Rising construction costs threaten the homebuilding boom
Supply chain disruptions and project delays put developers in a bind, pricing out buyers
It should be the golden age for homebuilders. The pandemic propelled a mass migration of city dwellers to the suburbs, hungry to buy homes. And that surge in demand has driven new home prices up by 12 percent since March 2020.
Great, right? Except construction costs have jumped as much as 30 percent in the same period.
Homebuilding, which depends on careful management of everything from labor to land to lumber to ride out the peaks and valleys of the market, has taken on new levels of complexity. Supply chains have been disrupted by pandemic shutdowns, delaying completions and contributing to rising costs.
Contractors are responding by acquiring building materials and appliances as early as possible. For builders, it’s like the Great Toilet Paper Shortage of 2020, which sent consumers stockpiling and prices soaring, said David Druey, a regional president at Centennial Bank.
“You’ve got people buying stuff because they think they need it,’’ Druey said. “Developers are buying up blocks [of materials] because they know there’s a shortage.”
The list of impediments facing projects large and small is seemingly endless. A semitruck transporting a shipment of toilets that are already delayed goes missing on its way to the local Home Depot after tracking goes offline; contractors lose workers to more convenient and higher paying jobs.
Then there were the winter storms in Texas in February and the six-day blockage of the Suez Canal in March. All these problems raise costs, which developers are mostly forced to shoulder. If they don’t, they risk their contractors going out of business.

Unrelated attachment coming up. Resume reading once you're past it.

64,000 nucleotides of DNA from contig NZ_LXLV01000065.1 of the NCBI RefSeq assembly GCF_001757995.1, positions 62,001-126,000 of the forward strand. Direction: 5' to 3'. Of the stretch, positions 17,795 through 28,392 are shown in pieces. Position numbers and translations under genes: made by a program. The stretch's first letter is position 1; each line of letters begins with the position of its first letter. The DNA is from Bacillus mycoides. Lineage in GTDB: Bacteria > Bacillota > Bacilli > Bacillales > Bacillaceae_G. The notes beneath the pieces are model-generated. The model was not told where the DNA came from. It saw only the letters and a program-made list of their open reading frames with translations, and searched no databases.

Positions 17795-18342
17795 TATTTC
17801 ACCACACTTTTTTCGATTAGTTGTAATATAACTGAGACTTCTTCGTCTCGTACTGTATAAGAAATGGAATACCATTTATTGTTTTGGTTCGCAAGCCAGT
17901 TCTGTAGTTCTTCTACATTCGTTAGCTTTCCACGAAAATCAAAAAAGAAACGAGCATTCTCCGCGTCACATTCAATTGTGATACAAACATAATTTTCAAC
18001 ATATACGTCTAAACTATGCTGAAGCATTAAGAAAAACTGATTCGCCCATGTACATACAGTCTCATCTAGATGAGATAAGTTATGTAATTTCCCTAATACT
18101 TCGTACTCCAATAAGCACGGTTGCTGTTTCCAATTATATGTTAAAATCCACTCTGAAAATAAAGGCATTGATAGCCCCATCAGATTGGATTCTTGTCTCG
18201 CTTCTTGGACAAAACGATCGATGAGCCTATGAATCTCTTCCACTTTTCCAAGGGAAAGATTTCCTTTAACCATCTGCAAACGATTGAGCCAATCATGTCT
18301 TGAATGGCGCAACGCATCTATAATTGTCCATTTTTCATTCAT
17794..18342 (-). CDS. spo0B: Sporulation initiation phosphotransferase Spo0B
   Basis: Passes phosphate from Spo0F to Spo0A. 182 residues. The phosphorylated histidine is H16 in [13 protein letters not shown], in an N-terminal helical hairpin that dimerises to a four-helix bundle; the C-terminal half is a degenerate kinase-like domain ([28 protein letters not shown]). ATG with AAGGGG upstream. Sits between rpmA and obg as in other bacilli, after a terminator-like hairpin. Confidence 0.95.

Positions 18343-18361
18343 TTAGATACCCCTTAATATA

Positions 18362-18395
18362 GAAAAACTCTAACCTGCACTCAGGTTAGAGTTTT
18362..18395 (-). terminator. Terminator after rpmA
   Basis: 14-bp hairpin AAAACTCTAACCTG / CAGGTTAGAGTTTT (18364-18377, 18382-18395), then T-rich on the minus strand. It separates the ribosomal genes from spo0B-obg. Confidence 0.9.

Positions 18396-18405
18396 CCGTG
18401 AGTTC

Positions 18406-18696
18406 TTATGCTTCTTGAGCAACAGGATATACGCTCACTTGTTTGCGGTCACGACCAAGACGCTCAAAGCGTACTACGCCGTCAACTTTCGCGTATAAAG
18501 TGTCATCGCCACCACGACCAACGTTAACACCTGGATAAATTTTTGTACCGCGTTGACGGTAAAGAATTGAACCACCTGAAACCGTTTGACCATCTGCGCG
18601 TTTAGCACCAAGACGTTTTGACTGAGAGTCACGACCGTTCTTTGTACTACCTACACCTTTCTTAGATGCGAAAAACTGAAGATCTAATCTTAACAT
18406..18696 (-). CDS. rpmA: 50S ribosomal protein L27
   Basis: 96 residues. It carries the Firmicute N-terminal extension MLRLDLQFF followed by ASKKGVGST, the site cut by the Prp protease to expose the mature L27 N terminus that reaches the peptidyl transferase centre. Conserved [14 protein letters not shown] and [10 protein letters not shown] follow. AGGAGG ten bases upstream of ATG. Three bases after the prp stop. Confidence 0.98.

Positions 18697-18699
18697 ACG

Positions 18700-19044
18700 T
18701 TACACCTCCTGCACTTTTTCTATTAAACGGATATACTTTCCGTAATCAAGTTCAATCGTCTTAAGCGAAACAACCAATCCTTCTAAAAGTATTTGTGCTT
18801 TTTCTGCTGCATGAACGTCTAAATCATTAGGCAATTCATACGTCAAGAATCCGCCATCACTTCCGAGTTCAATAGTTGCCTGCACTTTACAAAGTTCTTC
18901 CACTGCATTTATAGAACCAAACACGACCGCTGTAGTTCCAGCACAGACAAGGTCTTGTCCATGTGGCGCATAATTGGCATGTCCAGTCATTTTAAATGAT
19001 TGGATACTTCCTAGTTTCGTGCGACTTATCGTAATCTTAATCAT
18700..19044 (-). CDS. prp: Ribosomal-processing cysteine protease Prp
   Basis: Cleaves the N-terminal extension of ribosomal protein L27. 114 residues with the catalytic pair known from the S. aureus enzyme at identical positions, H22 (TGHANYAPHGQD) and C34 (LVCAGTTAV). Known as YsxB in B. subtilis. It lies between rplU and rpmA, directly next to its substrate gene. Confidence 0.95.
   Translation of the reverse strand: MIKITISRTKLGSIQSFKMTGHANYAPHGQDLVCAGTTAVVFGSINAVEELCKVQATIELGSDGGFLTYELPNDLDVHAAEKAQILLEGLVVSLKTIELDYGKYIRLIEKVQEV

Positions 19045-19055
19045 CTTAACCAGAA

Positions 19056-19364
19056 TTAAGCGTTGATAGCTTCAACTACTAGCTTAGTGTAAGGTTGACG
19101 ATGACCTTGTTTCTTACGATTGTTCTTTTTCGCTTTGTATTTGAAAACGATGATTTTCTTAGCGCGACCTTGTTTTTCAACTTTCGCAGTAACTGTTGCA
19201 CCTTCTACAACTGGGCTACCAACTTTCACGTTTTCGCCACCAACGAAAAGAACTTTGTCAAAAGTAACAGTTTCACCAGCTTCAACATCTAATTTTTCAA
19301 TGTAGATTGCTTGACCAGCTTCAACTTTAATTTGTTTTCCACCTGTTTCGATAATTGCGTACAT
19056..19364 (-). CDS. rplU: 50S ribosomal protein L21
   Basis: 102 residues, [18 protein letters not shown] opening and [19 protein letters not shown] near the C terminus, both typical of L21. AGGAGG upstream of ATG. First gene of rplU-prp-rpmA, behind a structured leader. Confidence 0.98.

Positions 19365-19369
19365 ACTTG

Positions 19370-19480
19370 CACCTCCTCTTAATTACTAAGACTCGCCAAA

Builders have had to jump headfirst into solving supply chain issues, ordering materials weeks or months in advance, finding substitutions and delaying sales of projects to closer to the delivery dates to account for last-minute price fluctuations.
“In this environment, it makes no sense to sell too far out ahead because you lose your ability to offset potential pricing cost increases with sales price increases,” said Rick Beckwitt, co-CEO of Lennar, the biggest U.S. homebuilder, on a recent earnings call.
Homebuilder D.R. Horton has responded by delaying the timing of sales.
“We have slowed our home sales pace to more closely align to our current production levels and are selling homes later in the construction cycle, when we can better ensure the certainty of home close date for our homebuyers,” said president and CEO David Auld.
Median new home prices have jumped to $361,000 since March 2020, according to the U.S. Census Bureau.
But the surge in demand for new homes is slowing. New home sales reached a 15-year record high in January, and pricing fell in June compared with the previous month.
Fires and floods
Although builders and analysts expect the cost of materials to also come down, they likely won’t return to pre-pandemic levels. There are still threats to supply chains, many connected to climate change.
In July alone, wildfires in western Canada threatened the U.S. supply of wood just as lumber prices had fallen, while flooding in Germany resulted in the forced closure of a major metal production and recycling plant, the Wall Street Journal reported.
For projects where contractors would normally bear the brunt of higher materials costs, developers are now stepping in.
“We have had to eat some of those increases to ensure we have people to do the work,” said 13th Floor Homes principal Michael Nunziata. “They can’t bear those costs. It would put them out of business.”
Integra Investments began to hit logistical roadblocks this year, including a shortage of appliances due to such missing components, as computer chips, said Nelson Stabile, a principal at the firm.
In one project, the South Florida developer worked around a delayed flooring delivery by installing the baseboards first and going with a local flooring supplier instead of the foreign company it was planning to use.
In the second quarter, more than 70 percent of contractors reported delays due to the pandemic, according to a report from the U.S. Chamber of Commerce Commercial Construction Index.
Delays are more common than a project being canceled, but that’s also happening sometimes.
Tricon Residential, a Toronto-based investment firm that’s investing heavily in single-family rentals, canceled plans for two projects out of about 20 in the U.S. due to rising costs and supply chain issues, said Andrew Carmody, managing director.